27 November 2014The long conservation history of the Apennine chamois – a chamois subspecies (Rupicapra pyrenaica ornata) - received a welcome boost with the birth in May 2014 of five kids in the Sirente Velino Natural Park (PRSV) in Italy, a site from which the species had disappeared in the recent past. That the new arrivals appeared in the first birthing season following animal release is a good omen for the long-term conservation of the subspecies.
The newborns mark a successful conclusion to the LIFE COORNATA project (LIFE09 NAT/IT/000183). The initiative builds on two previous LIFE Nature projects that also build on a long-standing conservation tradition. In fact the species recovery efforts can be traced all the way back to 1918.
At the end of the First World War, only 30 individuals of the Apennine chamois survived in a restricted area of the central Apennines. Today more than 2000 individuals live in 5 populations in the main parks of the central Apennines: Abruzzo, Lazio e Molise National Park (PNALM), Majella National Park (PNM), Gran Sasso e Monti della Laga National Park (PNGSL), Monti Sibillini National Park (PNMS) and Sirente Velino Natural Park (PRSV).
The history of Apennine chamois conservation began with the institution of the Abruzzo National Park (now become PNALM) with the specific aim to protect the last nucleus of Apennine chamois. After the Second World War, this nucleus started to increase until becoming a source population by the beginning of the 1990s.
A key phase of chamois conservation could then commence, accompanied step-by-step by the LIFE programme. In 1991 the PNALM, with the cooperation of the Italian Alpine Club (CAI) and the World Wildlife Fund (WWF), started Operazione Camoscio, an initiative that together with the development of two LIFE projects (LIFE97 NAT/IT/004143 Rupicapra I and LIFE02 NAT/IT/008538 Rupicapra II), permitted the constitution and consolidation of the PNGSL and PNM populations and the development of the preparatory activities to carry out the reintroductions in the PNMS. A final phase of chamois conservation started with the constitution of a fourth population in the PNMS (as from 2008) and the development of the LIFE COORNATA project, thanks to which the PNMS population has been consolidated, a new fifth population constituted in the PRSV and a special plan for the conservation of the historic population in the PNALM has been implemented.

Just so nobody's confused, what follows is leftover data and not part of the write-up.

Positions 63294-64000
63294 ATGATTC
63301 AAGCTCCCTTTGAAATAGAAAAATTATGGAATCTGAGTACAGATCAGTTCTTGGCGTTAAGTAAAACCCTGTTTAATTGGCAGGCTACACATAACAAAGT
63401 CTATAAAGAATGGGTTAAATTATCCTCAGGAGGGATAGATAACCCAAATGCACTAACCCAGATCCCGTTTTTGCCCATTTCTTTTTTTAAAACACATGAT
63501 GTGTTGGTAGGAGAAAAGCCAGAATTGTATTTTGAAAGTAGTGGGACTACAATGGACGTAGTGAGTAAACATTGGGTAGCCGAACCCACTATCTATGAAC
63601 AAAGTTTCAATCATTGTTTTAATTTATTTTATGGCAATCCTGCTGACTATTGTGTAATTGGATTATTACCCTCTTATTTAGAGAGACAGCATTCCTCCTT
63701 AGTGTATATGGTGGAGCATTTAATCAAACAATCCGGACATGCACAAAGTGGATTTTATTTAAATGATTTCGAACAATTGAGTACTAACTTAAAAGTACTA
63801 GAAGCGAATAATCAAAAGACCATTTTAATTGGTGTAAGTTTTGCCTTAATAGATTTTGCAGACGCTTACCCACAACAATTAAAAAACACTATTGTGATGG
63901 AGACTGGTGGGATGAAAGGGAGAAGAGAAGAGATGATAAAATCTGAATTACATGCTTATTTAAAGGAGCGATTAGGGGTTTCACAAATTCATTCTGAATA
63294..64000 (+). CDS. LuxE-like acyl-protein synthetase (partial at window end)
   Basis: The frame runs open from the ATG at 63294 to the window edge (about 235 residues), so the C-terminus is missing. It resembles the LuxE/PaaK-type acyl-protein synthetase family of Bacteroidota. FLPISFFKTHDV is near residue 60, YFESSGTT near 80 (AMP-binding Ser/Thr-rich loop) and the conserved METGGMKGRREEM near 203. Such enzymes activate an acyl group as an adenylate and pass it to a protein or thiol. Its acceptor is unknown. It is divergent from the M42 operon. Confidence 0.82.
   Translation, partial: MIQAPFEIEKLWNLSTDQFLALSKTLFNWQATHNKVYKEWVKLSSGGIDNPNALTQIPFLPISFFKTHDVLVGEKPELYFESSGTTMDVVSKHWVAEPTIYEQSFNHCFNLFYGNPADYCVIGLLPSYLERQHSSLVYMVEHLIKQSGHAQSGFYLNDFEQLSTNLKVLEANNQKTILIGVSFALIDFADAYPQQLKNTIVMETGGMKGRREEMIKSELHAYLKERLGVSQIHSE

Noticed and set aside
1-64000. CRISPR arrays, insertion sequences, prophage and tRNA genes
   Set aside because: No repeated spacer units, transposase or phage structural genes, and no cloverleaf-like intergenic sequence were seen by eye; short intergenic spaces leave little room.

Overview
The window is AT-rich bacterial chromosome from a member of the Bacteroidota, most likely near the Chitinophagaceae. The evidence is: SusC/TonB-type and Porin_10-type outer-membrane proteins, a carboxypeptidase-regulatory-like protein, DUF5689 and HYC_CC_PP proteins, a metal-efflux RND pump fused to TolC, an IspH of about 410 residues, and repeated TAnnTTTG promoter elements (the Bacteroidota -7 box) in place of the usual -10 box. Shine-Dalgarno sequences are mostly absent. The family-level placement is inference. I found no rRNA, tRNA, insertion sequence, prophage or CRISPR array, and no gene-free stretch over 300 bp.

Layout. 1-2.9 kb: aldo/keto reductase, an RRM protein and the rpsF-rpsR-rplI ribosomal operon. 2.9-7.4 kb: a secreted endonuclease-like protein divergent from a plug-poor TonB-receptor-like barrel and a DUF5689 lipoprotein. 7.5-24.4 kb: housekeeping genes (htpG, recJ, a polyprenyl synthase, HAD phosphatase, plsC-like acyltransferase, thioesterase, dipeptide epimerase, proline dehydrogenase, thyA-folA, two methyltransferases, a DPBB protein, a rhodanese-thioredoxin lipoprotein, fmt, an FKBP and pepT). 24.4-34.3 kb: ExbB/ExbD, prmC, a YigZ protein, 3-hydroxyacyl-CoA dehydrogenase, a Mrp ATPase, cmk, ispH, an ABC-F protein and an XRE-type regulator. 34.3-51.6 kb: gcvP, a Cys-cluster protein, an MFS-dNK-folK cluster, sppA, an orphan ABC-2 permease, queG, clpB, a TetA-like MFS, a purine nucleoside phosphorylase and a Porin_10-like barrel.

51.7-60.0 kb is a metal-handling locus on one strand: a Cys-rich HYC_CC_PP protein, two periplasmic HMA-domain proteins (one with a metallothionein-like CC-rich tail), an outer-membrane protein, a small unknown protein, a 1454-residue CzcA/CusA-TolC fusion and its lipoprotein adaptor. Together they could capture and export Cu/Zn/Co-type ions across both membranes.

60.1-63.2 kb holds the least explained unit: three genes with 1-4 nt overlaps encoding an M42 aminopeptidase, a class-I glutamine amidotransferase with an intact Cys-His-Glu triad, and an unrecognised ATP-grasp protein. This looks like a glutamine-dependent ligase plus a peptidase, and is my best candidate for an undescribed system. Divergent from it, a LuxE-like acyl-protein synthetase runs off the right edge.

LIFE COORNATA, which started in September 2010 and ended in September 2014, is the feather in the cap of the tenacious conservation effort. Its value is not limited to the population increases achieved. It has also managed to effect a coordinated approach to chamois conservation, which is fundamental to improve its conservation status.
Find out more about the Apennine chamois on the LIFE COORNATA website.
25 November 2014The latest LIFE Nature Focus publication takes a timely look at one of the greatest threats to Europe's biodiversity, ecosystem services, human health and economic activities. The 76-page LIFE and invasive alien species brochure links the work of LIFE projects with the aims of the new EU Invasive Alien Species (IAS) Regulation.
There are an estimated 1200-1800 IAS in Europe and the impact of such species is of growing concern. The LIFE programme has been addressing the problems posed by invasive alien species for more than two decades. Indeed, in that time some 265 LIFE projects have included measures to deal with IAS, ranging from steps to prevent their spread to control and eradication actions in places where invasive alien species are already present and having a negative impact on native species and habitats. LIFE also provides a deep well of learning on trans-border cooperation, dissemination and awareness-raising efforts with regards to IAS.